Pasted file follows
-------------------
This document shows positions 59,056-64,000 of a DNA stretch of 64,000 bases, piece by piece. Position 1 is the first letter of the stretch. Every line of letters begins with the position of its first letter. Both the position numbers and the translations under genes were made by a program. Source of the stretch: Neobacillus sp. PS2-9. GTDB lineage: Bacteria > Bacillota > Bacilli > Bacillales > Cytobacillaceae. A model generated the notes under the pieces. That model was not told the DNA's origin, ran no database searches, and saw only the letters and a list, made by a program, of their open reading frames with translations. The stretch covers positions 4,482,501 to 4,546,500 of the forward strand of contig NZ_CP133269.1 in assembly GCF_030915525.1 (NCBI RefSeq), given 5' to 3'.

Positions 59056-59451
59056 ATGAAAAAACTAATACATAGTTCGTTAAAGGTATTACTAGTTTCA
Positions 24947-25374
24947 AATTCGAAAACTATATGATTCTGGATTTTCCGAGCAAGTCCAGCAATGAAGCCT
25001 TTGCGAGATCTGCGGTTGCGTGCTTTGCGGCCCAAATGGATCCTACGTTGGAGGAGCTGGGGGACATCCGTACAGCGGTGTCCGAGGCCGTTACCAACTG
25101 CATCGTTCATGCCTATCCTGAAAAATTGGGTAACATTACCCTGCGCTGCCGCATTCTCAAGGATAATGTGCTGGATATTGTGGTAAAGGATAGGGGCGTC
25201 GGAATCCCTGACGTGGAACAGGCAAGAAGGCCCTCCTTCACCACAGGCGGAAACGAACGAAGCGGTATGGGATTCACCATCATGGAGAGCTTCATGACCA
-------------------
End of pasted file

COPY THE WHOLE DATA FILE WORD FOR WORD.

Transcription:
This document shows positions 59,056-64,000 of a DNA stretch of 64,000 bases, piece by piece. Position 1 is the first letter of the stretch. Every line of letters begins with the position of its first letter. Both the position numbers and the translations under genes were made by a program. Source of the stretch: Neobacillus sp. PS2-9. GTDB lineage: Bacteria > Bacillota > Bacilli > Bacillales > Cytobacillaceae. A model generated the notes under the pieces. That model was not told the DNA's origin, ran no database searches, and saw only the letters and a list, made by a program, of their open reading frames with translations. The stretch covers positions 4,482,501 to 4,546,500 of the forward strand of contig NZ_CP133269.1 in assembly GCF_030915525.1 (NCBI RefSeq), given 5' to 3'.

Positions 59056-59451
59056 ATGAAAAAACTAATACATAGTTCGTTAAAGGTATTACTAGTTTCA
Positions 24947-25374
24947 AATTCGAAAACTATATGATTCTGGATTTTCCGAGCAAGTCCAGCAATGAAGCCT
25001 TTGCGAGATCTGCGGTTGCGTGCTTTGCGGCCCAAATGGATCCTACGTTGGAGGAGCTGGGGGACATCCGTACAGCGGTGTCCGAGGCCGTTACCAACTG
25101 CATCGTTCATGCCTATCCTGAAAAATTGGGTAACATTACCCTGCGCTGCCGCATTCTCAAGGATAATGTGCTGGATATTGTGGTAAAGGATAGGGGCGTC
25201 GGAATCCCTGACGTGGAACAGGCAAGAAGGCCCTCCTTCACCACAGGCGGAAACGAACGAAGCGGTATGGGATTCACCATCATGGAGAGCTTCATGACCA